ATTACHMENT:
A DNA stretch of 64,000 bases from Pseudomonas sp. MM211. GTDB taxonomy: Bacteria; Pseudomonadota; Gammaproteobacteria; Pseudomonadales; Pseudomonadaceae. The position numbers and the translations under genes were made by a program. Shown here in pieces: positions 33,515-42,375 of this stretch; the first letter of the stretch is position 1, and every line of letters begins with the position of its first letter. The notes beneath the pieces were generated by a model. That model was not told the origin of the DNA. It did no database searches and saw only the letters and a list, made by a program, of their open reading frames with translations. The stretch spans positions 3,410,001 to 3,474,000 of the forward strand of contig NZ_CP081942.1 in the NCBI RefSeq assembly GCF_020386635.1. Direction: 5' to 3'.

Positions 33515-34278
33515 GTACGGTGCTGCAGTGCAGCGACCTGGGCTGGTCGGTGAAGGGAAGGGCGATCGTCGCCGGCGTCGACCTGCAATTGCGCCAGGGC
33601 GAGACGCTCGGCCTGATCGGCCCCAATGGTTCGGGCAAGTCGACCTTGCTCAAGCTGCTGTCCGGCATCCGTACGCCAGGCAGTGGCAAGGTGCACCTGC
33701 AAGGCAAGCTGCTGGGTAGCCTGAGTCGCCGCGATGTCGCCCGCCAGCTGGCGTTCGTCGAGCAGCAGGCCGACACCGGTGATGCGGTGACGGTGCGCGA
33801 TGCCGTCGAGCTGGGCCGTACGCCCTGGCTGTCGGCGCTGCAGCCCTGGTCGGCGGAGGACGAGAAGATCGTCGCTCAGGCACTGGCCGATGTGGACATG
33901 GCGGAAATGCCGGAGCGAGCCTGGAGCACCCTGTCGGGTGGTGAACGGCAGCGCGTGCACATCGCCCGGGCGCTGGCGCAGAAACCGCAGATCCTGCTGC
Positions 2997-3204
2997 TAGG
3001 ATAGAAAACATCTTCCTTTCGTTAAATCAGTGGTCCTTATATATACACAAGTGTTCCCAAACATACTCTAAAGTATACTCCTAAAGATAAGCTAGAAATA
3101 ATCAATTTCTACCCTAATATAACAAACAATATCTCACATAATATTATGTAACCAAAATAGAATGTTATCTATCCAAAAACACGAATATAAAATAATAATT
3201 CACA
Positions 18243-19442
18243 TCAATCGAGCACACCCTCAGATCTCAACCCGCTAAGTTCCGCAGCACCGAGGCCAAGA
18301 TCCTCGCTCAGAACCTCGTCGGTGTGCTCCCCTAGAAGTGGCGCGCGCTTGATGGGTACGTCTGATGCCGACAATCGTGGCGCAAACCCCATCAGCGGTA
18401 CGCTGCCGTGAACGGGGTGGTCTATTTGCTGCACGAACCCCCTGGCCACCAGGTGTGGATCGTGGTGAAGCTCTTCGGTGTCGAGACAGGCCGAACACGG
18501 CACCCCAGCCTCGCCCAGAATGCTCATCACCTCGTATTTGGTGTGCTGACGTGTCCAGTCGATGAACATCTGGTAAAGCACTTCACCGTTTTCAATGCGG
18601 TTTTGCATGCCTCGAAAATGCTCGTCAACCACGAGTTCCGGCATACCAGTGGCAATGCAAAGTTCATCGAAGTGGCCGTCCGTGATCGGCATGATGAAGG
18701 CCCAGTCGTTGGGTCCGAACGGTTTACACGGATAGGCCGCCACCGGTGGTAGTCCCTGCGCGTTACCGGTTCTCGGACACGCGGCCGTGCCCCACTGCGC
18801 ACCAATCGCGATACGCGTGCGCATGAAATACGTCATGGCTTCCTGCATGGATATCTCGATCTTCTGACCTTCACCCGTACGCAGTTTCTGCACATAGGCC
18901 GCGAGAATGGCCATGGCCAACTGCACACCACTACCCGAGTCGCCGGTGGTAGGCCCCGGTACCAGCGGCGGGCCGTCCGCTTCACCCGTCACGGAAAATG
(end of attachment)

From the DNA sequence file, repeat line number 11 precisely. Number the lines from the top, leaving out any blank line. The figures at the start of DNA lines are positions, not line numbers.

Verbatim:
3101 ATCAATTTCTACCCTAATATAACAAACAATATCTCACATAATATTATGTAACCAAAATAGAATGTTATCTATCCAAAAACACGAATATAAAATAATAATT